Runaway barges full of coal spill into Pennsylvania river

The coal has been spilled.

Coal barges moored to levee. (CREDIT: Getty Images)
Coal barges moored to levee. (CREDIT: Getty Images)

More than a dozen barges carrying coal down a river in western Pennsylvania broke loose Thursday, with two of those barges sinking and spilling coal into the Monongahela river.

The Pennsylvania Department of Environmental Quality says that the spilled coal won’t present a risk to water downstream from the spill. But coal does contain toxic elements like arsenic, as well as heavy metals like lead and mercury.

The spill occurred roughly 5 and a half miles from a drinking water intake owned by Pennsylvania American Water.

The barges were first spotted on Thursday afternoon in the Monongahela River outside Pittsburgh. For several hours, officials stopped traffic on two railroad bridges that cross the river, after a barge struck one bridge and several other barges began floating towards the other.

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Both bridges have since reopened, but CSX — which owns one of the bridges — has said that it will deploy a team of safety inspectors to ensure that the bridge did not suffer any structural damage after being hit.

The barges were operated by Gulf Materials, based out of Braddock, Pennsylvania. At this time, there has been no statement released as to what caused the barges to break loose.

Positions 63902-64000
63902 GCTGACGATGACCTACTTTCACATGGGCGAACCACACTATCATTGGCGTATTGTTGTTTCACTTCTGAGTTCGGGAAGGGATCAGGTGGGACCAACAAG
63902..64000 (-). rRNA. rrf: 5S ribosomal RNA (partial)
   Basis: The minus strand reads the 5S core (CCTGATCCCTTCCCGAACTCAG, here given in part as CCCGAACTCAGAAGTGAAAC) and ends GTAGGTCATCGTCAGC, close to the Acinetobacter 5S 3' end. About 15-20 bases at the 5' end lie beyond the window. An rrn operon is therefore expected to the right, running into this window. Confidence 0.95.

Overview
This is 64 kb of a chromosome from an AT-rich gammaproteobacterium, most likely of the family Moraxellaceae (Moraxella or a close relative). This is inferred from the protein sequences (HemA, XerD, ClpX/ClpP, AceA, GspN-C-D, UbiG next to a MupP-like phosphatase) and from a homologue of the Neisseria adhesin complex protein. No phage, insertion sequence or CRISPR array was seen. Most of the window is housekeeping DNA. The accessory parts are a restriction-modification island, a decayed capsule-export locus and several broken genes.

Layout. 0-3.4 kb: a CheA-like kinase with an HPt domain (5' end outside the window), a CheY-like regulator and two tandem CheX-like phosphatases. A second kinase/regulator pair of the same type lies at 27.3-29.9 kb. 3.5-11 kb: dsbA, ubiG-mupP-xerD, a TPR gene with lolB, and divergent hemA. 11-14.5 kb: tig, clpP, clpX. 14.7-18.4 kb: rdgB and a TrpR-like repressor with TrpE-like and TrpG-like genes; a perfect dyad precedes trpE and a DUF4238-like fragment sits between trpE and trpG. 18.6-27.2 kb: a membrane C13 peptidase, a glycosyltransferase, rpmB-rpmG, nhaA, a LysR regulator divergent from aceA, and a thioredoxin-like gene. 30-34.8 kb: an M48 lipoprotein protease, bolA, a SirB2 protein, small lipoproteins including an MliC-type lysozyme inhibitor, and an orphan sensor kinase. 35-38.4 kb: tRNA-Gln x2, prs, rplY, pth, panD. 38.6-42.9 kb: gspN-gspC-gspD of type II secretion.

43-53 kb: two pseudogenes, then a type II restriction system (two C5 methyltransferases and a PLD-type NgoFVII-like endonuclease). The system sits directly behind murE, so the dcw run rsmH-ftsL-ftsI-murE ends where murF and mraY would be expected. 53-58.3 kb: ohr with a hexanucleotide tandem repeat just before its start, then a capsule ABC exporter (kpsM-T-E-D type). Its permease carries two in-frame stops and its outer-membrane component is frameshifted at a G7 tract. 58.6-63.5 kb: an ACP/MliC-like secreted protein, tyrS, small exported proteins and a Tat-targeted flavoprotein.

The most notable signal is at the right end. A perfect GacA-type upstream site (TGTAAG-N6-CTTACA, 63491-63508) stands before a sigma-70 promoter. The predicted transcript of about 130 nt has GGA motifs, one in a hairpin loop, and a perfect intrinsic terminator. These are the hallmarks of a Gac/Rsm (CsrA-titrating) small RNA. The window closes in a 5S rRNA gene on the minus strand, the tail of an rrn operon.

In January, 27 barges — many carrying coal — broke loose on the Ohio River, near Pittsburgh. The U.S. Army Corps of Engineers warned Pittsburgh residents that the incident could cause flooding, as some of the barges that broke loose appeared to be blocking a dam near the city, which could have caused water to backup and overflow. The barges were eventually cleared without flooding.

As of 2014, 12 percent of all coal shipped in the United States was transported by river barge.

The Monongahela River has dealt with decades of legacy pollution, and was named the ninth most endangered river in the country in 2010 by American Rivers.

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Rob Walters, executive director of Three Rivers Waterkeeper, said that the river has been making progress towards getting cleaner in recent years, but that incidents like the one on Thursday “takes a chunk out of that progress.”

Coal has been a legacy issue on the Monongahela River and there has been lots of coal that has spilled into the river,” Walters told ThinkProgress. “The cumulative impact over a long period of time is an impact on the health of the river.”